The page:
Old Town Guesthouse
Innkeeper(s): Dave and Kim Wolinski
Pace's Ponderings - Fall 16 Sep 2012, 8:36 amWoof Woof!
Me again, Pace'! My master is in MN, visiting his grandson Matty. You'll remember him from my last posting. Well he is getting that 2nd cochlear implant this Thursday (9/20) and Don's there to cheer him on and lend some support to Jeff (Matty's dad). We pray that all will go well - he's in the hands of one of the best surgeons doing this work (and it shows in his bedside manner, I'm told).
But it's Fall in MN and Don has traveled up to Lake Superior's North Shore to take in the early fall colors. They're not prime just yet but the North Shore is a great place to visit Spring, Summer or Fall (not Winter so much)! Fall is a great time to visit most places, it seems.
In MN, as in Colorado (where my home, the Old Town GuestHouse, is) it's 'Shoulder season', the time between peak Summer (or Tourist) season and the much slower Winter (aka Off) season.
What's so good about Shoulder seasons, you ask?
- The weather is still wonderful - often better than during the hot summer months (or the cold winter months if you're not a skier.)
- No (few) families with children - they have returned to home and school.
- Uncrowded attractions - most remain open limiting hours as summer staff dries up, but open at the best times of the day.
- Room rates take the first dip - at least in the B&B/Small hotel area. Occupancies are down and rooms need to be filled while the guests are still coming. Look for specials, especially mid-week.
- The locally grown seasonal produce is outstanding - everything is fresh from the farm. Farmers markets are in full swing and the harvest is always bountiful. In Colorado look for Peaches and Apples from Palisade, CO, Melons from Rocky Ford, and Hatch chilis fresh roasted while you wait. At our Inn, and most other local B&Bs we buy local and use the freshest produce we can find - you can tell by the taste.
OK, I'm starting to get hungry and they don't even feed me table scraps. Come and visit, take me for a walk in the woods, bring a jacket but layer up because it can still be rather warm in the sunshine - and there's plenty of that.
Gotta go and 'water the plants' - wink, wink
Pace's Ponderings - Service Animals 17 Jul 2012, 1:23 pm
Woof Woof: Hi, I'm Pace',
|Along The Crag's trail|
That's me hiking The Crag's trail up the Western side of Pikes Peak with Matty (Shirley & Don's grandson). It was a couple of summers ago and Matty has grown a bunch since then. He's got a cochlear implant now and soon to get the 2nd one. He signs (ASL), reads lips, talks all the time, hears almost perfectly and is, in every way, a typical 5 year old. Disability? What disability!?! We should all have the abilities this kid has.
Anyway, speaking of disabilities. We had our first Service Animal stay with us last week-end. A cute (well, not as cute as me) puppy name Penny. It was a challenge for an old dog like me but I handled it pretty well if I do say so myself. You see, Service Animals are the only exception to the GuestHouse's no pet policy. By statute, if your place is handicap accessible you have to accommodate Service Animals as well. The wording is loose and there's room for interpretation but Don & Shirley believe it would be unkind (and inhospitable) to turn away a person who needs, and benefits from, a highly trained Service Animal. Penny was a great guest, never barked and didn't soil the room. I guess I'm OK with Service Animals after all.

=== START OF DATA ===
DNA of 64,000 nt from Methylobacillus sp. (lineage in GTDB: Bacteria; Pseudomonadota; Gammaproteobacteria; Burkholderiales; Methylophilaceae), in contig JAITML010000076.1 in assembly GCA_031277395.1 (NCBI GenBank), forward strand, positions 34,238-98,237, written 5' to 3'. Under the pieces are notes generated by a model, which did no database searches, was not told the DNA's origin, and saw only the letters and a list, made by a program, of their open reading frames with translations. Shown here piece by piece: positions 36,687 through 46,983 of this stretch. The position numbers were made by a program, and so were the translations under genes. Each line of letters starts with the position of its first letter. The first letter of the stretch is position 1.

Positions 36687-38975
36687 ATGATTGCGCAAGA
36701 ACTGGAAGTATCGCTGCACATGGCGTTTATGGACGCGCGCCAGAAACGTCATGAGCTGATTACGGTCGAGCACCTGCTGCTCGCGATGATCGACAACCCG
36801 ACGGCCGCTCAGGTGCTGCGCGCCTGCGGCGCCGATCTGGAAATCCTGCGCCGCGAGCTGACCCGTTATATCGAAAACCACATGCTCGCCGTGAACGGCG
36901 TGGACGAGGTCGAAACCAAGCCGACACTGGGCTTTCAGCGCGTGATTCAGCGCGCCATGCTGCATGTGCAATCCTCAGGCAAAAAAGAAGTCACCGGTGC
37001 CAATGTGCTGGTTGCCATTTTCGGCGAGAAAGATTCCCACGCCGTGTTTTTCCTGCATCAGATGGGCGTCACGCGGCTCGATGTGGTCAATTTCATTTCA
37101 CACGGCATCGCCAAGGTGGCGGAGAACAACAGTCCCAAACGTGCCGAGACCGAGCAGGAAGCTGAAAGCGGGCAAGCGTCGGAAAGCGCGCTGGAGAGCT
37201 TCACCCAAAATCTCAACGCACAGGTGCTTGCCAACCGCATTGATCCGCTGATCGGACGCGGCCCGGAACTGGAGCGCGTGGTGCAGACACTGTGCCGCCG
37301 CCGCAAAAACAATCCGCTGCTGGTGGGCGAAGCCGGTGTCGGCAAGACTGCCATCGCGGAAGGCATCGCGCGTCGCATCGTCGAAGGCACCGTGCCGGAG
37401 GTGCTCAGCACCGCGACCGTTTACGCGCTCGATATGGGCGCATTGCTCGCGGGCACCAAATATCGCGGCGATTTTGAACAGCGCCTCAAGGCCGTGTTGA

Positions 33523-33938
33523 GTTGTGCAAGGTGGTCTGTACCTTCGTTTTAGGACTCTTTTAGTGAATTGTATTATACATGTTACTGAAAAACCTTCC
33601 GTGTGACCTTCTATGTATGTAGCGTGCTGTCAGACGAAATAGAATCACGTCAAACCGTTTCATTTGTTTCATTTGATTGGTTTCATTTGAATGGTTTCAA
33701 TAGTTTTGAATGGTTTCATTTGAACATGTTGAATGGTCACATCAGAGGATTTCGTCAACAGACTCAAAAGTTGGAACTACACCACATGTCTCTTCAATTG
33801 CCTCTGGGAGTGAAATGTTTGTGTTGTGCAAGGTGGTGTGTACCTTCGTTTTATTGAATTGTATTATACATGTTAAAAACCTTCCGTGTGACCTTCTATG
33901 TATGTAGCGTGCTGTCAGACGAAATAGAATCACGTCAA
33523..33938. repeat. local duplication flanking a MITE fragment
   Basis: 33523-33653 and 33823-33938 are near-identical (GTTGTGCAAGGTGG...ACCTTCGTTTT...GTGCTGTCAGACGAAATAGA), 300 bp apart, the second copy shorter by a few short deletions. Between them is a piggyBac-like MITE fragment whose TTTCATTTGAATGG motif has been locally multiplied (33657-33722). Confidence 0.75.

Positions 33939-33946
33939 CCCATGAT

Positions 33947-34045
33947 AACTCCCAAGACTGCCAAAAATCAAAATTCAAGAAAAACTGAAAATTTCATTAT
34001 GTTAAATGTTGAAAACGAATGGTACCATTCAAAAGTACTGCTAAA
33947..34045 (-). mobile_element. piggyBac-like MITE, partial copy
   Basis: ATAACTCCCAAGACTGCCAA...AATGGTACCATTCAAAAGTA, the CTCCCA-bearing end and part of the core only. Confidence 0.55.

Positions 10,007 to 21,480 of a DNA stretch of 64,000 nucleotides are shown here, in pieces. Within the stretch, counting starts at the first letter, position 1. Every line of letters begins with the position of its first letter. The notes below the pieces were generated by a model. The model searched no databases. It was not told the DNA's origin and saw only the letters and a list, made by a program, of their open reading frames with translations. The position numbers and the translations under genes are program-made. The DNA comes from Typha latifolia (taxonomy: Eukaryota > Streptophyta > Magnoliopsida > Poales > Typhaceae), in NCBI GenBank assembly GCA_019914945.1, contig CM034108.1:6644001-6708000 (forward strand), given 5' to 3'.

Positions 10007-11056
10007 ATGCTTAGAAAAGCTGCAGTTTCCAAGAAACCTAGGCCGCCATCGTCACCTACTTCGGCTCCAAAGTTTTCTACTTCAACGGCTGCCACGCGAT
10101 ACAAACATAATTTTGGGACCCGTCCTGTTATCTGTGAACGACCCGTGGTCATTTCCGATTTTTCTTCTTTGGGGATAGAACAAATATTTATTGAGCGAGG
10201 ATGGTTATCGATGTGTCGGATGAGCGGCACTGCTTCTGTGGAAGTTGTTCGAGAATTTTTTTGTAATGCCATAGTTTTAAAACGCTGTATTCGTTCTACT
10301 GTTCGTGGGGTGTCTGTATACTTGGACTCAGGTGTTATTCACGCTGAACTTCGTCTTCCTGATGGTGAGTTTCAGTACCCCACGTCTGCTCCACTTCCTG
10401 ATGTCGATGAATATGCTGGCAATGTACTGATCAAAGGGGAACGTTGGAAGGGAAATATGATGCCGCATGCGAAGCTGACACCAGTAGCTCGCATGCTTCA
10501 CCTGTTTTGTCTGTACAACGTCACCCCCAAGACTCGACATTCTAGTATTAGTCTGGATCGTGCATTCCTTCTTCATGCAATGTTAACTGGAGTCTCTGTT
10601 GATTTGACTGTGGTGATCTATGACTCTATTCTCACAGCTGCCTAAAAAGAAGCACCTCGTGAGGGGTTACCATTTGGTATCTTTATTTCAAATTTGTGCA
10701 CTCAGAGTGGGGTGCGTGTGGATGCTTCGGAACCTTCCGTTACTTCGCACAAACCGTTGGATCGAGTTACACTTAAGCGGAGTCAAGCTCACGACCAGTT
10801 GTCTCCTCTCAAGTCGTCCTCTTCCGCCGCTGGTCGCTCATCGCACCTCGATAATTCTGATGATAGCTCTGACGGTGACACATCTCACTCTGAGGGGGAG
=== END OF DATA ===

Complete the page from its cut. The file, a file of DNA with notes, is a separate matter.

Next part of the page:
Well, other than that, and some guests with food allergies (gluten and dairy), it's been a quiet time at the GuestHouse. The summer has returned to normal, warm days, cool nights and the occasional afternoon shower - I'm lovin' it!
Woof! Bye For Now!
Pace's Ponderings - pet policies 10 Jul 2012, 11:40 amWoof, Woof,
Translation: Hi, I'm Pace'
|Me in Vermijo Park.|
So I was sitting there in my favorite park (just down the street), overlooking Fountain Creek and the new Midland Trail extension, wondering what to say. HMMMMMM!
OK, how about pet policies!?
I'm a pet - duh, and Don and Shirley (well actually EVERYONE) loves me. Maybe you have a pet too! I hope you do and I hope you love your pet as much as I'm loved. As it turns out, Don & Shirley don't take me on their trips, I'm left behind to do my house dog thing, just work, work, work. But the truth is I like it that way. I'm safe at home, plenty of food, plenty of company, I sleep in my own bed, take walks in my favorite park and avoid the stress of long car rides or, worse still, being caged up in an airplane going someplace I don't care much to see anyway.
But maybe you like/need/want to take your pet along. There are, I'm sure, any number of valid reasons why you might do this. What you'll face at most hotels, almost all B&B's and even at Aunt Martha's house are 'policies'. Google "pet policies for hotels" and you'll see an endless list of links to an endless array of 'policies'. Large hotels are the most lenient (they can reserve a couple of rooms at the far end of the hall for guests with pets). Cheaper hotels/motels are pretty lenient too, you can imagine why. Small upscale Inns and B&B's have the toughest 'policies'. Here's why:
Allergies: Pet dander is one of the most common allergies and one of the hardest to control and clean up.
'Accidents': Most Inns are not carpeted and furnished with industrial products - often the furniture is antique or 'one-of-a-kind', even throw rugs may have been hand picked to match the room's decor.
Ambiance: The other guests expect a quiet, relaxing, perhaps romantic experience.
House Pets: Yes, I'm the bad guy here. I was here first. This is my home, I'm trained to behave according to the rules. I have a place to go if I behave improperly.
The GuestHouse does not allow pets but they will make reservations at a near-by kennel (of which I have approved). Inns that do allow pets often provide on-site kenneling of some sort (check first) and most always charge a 'clean up' fee and possibly a rather large damage deposit (refundable, all or in part).
Remember: Just because an Inn is not "pet-friendly" doesn't mean the owners are pet unfriendly.
Bye for now! "Woof"
Greening the Inn 8 Nov 2010, 8:43 pm
The concept of a 'green' Inn is an interesting one. As with most things the big boys have the advantage and usually get all the press. If Hilton installs T-8 fluorescent lights in the lobby of every hotel, it's news - just because of the sheer magnitude of the Hilton chain. But what can the little guy do? We don't own 1000 or more properties (or even a 1000 rooms) but we can and do make a difference.
Here's what's been done at our place, the Old Town GuestHouse in Colorado Springs. No one item is outstanding but the aggregate, we think, is significant: